The decision to sell a home is a big one and it becomes all the more daunting when you're selling to buy. Whether upsizing, downsizing, or moving for an opportunity, there's a delicate balance which must be struck so the home your current in sells about the same time you buy another. There are few homeowners who can afford to pay two mortgage simultaneously, and it's a difficult and stressful situation to deal with.
The most popular places where real estate is moving are: Indian Beach/Sapphire Shores, Lido Key, Bayou Oaks, Park East, and Arlington Park. Other active areas are San Remo, Park East, Bird Key, Ringling Park, and Harbor Acres. However, the old cliche the three things which matter most in real estate are location, location, location is true, but you can't relocate your home, so that means all you can do is take advantage of the right timing and price it fairly. Timing has a lot to do with selling a home, as does pricing. Currently the average listing price in Sarasota is $620,479, while the median sales price is $193,000. When it comes to determining an asking price, many homeowners make the mistake of basing their listing price on the listing prices of comparable homes--who have also come-up with their asking price based on other similar homes currently for sale. It's best to look at homes sold within the past three to six months, rather than active listings.
The Chicken or Egg Conundrum
Selling a property means not only having to price the listing right, it also means being strategic in finding a home to purchase. It's all too common for people to get caught in the unenviable position of trying to pay two mortgages. The main reason homeowners purchase another property while still trying to sell their own is for a smooth transition. It's a way to avoid being "homeless", but it's also an expensive proposition.
"If you plan to sell your home and buy another, which should you do first? If you sell first, you'll be under time pressure to find another house quickly -- and may end up settling for less than you wanted, overpaying, or stuffing yourself and all your possessions into a hotel room until you can buy a new place. But, if you buy first, you'll have to scramble to sell your old house -- a particular problem if you need to get top dollar on your old house in order to make the down payment on the new one. And owning two houses at once is no treat either, even if it's for a short time. You'll have to worry about two mortgages -- in the unlikely event that a lender is even willing to offer you a mortgage for a second house before you've sold the first -- as well as twice the maintenance, and the security issues around leaving one house empty." --Nolo.com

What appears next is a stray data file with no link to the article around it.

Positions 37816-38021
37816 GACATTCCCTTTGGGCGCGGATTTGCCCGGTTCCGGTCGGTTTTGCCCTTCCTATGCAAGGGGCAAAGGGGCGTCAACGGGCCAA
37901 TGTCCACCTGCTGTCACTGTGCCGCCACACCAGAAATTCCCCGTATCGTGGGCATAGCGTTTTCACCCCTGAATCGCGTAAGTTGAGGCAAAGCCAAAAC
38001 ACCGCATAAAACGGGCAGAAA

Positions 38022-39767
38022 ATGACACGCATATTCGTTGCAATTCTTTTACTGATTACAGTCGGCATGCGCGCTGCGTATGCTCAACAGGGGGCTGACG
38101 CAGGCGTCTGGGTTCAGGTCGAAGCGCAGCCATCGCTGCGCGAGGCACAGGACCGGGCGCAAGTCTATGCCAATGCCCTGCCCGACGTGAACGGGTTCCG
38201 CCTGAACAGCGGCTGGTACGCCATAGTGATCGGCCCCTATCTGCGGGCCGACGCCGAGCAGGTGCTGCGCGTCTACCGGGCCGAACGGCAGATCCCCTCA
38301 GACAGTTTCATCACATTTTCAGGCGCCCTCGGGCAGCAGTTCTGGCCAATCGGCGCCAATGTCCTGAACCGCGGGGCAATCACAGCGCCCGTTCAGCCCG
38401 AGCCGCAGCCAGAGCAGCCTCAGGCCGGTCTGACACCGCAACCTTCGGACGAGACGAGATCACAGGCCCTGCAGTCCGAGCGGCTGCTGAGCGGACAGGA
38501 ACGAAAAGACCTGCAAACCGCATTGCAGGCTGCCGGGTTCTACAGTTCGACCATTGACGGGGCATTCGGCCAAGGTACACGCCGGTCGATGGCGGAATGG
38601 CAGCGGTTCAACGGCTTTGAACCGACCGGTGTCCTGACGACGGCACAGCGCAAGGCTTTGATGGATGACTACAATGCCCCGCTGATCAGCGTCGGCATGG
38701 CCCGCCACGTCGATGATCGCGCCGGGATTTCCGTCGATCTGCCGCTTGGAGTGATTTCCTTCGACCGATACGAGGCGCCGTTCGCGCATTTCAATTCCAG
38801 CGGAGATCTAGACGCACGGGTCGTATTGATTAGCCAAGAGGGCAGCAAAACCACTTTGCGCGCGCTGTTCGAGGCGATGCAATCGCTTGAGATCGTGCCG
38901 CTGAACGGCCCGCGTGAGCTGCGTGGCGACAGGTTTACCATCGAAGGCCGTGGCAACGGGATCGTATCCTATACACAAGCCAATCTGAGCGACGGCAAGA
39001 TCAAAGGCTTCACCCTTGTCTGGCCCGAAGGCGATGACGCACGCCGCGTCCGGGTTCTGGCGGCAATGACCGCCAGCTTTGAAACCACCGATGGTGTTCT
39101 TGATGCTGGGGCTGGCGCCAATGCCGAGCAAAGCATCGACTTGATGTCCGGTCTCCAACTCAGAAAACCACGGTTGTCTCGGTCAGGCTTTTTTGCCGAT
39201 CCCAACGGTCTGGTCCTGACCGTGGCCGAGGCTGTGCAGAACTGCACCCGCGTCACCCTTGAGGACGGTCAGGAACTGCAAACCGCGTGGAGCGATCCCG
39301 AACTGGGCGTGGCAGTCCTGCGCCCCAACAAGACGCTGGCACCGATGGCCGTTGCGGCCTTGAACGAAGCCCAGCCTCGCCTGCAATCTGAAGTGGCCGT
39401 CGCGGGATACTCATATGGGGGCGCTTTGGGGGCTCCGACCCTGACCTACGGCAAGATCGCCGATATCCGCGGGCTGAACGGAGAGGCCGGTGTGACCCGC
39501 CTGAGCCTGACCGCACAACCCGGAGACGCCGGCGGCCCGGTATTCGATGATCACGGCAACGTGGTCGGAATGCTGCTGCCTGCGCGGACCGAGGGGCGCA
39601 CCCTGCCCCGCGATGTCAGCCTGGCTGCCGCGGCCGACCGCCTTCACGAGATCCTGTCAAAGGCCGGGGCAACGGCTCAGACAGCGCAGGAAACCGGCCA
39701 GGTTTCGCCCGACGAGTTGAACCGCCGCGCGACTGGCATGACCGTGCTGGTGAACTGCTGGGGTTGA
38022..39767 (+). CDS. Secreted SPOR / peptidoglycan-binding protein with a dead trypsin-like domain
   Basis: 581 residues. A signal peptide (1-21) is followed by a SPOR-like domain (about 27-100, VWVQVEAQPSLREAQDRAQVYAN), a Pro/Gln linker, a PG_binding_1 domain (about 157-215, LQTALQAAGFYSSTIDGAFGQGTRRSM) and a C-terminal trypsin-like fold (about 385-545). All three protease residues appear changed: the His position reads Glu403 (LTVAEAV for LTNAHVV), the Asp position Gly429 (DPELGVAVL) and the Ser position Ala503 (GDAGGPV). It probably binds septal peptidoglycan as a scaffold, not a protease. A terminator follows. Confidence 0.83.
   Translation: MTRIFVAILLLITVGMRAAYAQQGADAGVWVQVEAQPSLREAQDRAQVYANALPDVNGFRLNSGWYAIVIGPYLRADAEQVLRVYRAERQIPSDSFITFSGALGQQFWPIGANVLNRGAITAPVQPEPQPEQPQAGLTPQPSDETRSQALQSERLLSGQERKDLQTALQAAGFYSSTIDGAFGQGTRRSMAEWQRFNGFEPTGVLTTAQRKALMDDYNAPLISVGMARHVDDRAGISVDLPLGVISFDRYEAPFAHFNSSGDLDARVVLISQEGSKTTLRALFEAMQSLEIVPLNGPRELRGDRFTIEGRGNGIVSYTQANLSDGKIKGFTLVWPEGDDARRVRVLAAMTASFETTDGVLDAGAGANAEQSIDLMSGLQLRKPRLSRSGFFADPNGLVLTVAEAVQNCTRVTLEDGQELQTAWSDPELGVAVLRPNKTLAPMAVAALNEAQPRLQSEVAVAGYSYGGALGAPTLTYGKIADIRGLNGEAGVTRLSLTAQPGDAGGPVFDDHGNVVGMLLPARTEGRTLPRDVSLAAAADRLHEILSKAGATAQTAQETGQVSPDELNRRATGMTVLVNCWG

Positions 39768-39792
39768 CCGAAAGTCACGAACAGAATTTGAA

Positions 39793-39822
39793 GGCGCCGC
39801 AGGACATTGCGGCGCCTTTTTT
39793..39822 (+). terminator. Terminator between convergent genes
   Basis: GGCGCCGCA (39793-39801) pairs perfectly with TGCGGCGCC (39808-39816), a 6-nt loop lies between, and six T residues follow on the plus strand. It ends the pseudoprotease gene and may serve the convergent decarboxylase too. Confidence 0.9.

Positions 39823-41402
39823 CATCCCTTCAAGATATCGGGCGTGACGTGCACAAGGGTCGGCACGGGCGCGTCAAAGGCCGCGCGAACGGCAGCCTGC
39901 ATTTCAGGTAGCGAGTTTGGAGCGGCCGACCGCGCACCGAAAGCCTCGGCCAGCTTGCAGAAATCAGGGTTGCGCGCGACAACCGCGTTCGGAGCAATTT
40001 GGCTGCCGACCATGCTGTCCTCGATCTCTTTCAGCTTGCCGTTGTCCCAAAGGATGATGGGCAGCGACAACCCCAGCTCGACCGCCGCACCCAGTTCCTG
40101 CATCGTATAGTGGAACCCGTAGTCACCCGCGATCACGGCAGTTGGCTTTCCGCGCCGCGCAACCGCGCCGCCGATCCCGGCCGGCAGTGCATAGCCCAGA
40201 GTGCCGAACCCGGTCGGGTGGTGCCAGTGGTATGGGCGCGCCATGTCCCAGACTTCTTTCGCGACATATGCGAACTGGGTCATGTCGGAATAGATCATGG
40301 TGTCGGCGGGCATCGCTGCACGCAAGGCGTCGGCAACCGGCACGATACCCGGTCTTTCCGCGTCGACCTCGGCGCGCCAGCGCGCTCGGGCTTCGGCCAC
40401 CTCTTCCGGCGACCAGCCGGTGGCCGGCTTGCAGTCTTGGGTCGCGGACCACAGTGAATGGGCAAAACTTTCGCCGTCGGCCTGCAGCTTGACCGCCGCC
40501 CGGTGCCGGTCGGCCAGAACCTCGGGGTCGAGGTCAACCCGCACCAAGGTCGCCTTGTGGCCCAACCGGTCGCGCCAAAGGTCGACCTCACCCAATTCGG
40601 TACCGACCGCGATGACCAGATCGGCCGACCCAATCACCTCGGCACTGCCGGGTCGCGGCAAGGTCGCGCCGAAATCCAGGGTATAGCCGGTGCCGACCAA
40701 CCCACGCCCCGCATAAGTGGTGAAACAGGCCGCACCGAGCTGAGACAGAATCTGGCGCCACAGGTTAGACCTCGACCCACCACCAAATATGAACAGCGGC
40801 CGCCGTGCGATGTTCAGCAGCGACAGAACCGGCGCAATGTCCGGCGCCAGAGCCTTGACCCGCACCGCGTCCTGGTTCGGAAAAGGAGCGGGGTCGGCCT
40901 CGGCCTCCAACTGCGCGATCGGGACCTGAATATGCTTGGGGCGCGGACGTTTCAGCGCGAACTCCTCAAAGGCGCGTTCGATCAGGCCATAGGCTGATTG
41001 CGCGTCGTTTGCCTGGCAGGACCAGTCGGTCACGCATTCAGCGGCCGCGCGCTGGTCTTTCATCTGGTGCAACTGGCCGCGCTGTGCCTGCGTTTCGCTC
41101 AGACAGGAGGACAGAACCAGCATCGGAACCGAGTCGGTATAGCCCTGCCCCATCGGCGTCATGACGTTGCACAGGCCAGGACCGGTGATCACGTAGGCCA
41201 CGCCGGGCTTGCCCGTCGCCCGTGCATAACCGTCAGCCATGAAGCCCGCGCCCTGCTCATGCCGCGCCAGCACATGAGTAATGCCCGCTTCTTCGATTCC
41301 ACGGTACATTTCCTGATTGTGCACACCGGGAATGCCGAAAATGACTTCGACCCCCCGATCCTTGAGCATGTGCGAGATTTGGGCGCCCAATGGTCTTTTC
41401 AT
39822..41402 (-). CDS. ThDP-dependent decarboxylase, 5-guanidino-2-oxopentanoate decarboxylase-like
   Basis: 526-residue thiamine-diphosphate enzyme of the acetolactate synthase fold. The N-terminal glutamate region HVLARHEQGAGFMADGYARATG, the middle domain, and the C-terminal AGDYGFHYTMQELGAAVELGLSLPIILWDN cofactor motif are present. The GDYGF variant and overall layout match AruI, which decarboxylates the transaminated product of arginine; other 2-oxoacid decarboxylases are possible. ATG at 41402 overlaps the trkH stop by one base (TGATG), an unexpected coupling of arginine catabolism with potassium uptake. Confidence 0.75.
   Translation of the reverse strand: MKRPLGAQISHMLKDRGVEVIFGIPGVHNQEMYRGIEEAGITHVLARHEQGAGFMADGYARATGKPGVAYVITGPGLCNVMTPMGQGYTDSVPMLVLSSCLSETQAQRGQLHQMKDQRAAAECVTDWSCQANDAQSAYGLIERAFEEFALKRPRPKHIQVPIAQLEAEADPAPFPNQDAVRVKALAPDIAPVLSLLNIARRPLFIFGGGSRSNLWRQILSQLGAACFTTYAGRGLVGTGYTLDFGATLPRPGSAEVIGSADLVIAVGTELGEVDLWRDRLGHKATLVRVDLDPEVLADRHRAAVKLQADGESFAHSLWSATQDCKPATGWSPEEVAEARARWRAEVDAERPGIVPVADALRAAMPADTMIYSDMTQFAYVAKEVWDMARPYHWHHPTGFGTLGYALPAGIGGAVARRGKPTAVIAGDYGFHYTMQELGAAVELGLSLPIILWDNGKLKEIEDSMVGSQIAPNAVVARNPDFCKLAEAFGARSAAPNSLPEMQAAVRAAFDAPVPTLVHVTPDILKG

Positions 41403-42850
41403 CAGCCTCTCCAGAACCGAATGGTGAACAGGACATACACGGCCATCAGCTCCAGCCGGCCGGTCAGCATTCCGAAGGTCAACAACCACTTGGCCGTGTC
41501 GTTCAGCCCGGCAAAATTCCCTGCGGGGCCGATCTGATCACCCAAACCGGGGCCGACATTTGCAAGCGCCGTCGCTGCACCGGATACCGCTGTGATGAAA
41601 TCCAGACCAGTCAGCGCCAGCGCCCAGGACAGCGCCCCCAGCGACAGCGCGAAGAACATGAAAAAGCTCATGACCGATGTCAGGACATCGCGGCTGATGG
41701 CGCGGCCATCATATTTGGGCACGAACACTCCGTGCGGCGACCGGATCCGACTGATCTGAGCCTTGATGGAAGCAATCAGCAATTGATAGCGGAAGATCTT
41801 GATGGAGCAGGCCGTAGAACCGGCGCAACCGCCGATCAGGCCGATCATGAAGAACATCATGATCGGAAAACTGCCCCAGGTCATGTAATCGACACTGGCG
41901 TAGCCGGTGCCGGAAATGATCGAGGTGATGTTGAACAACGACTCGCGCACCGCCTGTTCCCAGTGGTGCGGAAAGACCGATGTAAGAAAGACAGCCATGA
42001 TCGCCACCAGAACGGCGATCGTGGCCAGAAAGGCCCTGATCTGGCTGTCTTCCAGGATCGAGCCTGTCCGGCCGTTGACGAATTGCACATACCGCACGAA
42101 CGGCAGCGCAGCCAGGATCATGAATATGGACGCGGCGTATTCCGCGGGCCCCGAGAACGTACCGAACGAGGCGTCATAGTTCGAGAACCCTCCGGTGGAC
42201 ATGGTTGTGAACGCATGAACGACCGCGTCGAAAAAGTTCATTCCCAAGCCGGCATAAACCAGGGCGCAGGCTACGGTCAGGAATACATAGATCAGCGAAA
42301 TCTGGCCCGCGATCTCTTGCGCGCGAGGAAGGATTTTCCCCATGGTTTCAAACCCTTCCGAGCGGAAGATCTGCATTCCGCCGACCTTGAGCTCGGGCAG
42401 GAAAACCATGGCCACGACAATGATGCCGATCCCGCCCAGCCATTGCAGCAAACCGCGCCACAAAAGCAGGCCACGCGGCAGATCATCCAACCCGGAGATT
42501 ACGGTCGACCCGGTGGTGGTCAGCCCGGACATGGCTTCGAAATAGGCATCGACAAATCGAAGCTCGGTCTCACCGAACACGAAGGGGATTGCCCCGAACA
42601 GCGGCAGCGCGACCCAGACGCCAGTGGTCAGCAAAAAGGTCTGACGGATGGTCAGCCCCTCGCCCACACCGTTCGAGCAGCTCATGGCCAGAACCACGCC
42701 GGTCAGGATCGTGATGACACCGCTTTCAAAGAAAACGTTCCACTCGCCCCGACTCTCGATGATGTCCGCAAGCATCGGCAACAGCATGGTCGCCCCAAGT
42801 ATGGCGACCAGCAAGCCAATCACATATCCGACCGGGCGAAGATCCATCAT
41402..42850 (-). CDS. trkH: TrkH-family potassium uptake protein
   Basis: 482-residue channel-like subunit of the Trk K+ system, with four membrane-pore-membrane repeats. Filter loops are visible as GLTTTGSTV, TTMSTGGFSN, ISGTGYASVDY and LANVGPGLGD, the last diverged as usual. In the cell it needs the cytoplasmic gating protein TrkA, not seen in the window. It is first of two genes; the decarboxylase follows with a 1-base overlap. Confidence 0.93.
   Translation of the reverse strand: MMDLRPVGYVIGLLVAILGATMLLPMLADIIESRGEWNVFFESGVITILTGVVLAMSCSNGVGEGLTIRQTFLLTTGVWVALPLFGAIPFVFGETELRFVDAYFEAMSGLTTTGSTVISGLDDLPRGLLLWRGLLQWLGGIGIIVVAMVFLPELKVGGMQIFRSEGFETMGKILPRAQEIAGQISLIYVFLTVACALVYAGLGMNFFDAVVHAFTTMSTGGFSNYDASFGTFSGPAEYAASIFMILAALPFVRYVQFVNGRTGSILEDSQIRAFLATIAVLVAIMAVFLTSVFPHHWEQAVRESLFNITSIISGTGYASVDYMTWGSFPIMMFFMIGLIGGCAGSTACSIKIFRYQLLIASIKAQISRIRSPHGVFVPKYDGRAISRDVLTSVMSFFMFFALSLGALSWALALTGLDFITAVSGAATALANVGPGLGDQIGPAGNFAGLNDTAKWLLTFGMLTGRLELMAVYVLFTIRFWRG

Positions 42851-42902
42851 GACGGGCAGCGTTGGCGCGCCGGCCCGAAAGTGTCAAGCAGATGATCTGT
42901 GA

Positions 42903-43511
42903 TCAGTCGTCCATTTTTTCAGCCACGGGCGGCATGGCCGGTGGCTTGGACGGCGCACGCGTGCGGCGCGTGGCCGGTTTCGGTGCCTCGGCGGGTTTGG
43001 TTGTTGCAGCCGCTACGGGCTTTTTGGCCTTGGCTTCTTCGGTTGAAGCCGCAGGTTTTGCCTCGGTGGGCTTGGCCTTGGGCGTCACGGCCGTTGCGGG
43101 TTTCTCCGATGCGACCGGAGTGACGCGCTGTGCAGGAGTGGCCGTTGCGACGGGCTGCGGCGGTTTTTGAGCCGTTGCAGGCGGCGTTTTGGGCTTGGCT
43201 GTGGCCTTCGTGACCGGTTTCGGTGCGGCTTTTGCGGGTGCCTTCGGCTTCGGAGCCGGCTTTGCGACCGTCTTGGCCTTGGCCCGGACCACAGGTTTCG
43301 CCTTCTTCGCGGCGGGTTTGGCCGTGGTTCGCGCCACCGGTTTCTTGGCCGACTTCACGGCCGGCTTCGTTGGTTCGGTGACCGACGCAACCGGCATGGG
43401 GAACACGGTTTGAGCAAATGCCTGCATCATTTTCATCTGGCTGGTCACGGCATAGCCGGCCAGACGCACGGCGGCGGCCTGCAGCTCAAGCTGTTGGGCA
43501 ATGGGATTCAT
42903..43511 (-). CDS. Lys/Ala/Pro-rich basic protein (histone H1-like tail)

One solution is to make temporary arrangements, like moving in with a family member or a friend. Though not popular, it will allow you to avoid having to undergo the stress of funding to mortgage installments. Another scenario is to set a closing date further out than thirty, forty-five, or sixty days to ninety. Of course, the seller will have to agree to the proposal. A home sitter situation is another suggestion and allows you to avoid having two mortgages busting your budget.
Considerations for Buying Before Selling Your Home
Just because you're ready to sell your own property doesn't mean you're ready to purchase another. It's important to strike a balance and take a step back, thinking about the totality of the situation. In other words, making an emotional decision is more likely than not to result in a bad outcome. Here's what you ought to consider before you purchase a home while still trying to sell your current property:
- Money. Banks don't take unnecessary risks and that includes giving a mortgage to someone that already has a mortgage.
- Contingency sales. This is an agreement which the seller must agree to, but it's a clause in the offer which states you're not making the purchase until your home sells.
- Bridge loans. These wrap up the payments of an existing mortgage and a new one, but here again, banks want to ensure you have the means to repay.
- Renting out your home. While this might seem like a great solution, it's more likely than not it will cost you time, money and frustration.
- Getting a phenomenal deal. There are situations, of course, when a deal can't be passed-up. Though rare, it does happen, and it's very difficult to let a property go that could be a really big investment return in equity or sale in the future. In these instances, it's still best to step-back from the situation and allow an unbiased party, like your real estate broker or agent to help you come to the best decision.